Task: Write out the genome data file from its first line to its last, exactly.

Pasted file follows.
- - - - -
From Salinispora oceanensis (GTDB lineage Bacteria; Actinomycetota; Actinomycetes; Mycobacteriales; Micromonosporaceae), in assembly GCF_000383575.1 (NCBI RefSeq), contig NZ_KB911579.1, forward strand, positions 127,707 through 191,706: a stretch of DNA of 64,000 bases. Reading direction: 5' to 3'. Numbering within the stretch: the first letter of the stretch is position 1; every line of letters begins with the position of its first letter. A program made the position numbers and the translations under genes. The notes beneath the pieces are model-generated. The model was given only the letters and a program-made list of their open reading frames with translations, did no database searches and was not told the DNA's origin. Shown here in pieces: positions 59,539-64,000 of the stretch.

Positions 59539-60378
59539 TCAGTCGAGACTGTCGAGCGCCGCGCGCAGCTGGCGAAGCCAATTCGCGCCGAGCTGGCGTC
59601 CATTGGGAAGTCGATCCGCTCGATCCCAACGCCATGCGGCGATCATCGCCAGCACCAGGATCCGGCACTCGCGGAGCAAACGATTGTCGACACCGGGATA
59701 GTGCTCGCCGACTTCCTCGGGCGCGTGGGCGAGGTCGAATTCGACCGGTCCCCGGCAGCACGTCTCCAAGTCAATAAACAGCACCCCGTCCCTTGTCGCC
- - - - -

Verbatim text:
From Salinispora oceanensis (GTDB lineage Bacteria; Actinomycetota; Actinomycetes; Mycobacteriales; Micromonosporaceae), in assembly GCF_000383575.1 (NCBI RefSeq), contig NZ_KB911579.1, forward strand, positions 127,707 through 191,706: a stretch of DNA of 64,000 bases. Reading direction: 5' to 3'. Numbering within the stretch: the first letter of the stretch is position 1; every line of letters begins with the position of its first letter. A program made the position numbers and the translations under genes. The notes beneath the pieces are model-generated. The model was given only the letters and a program-made list of their open reading frames with translations, did no database searches and was not told the DNA's origin. Shown here in pieces: positions 59,539-64,000 of the stretch.

Positions 59539-60378
59539 TCAGTCGAGACTGTCGAGCGCCGCGCGCAGCTGGCGAAGCCAATTCGCGCCGAGCTGGCGTC
59601 CATTGGGAAGTCGATCCGCTCGATCCCAACGCCATGCGGCGATCATCGCCAGCACCAGGATCCGGCACTCGCGGAGCAAACGATTGTCGACACCGGGATA
59701 GTGCTCGCCGACTTCCTCGGGCGCGTGGGCGAGGTCGAATTCGACCGGTCCCCGGCAGCACGTCTCCAAGTCAATAAACAGCACCCCGTCCCTTGTCGCC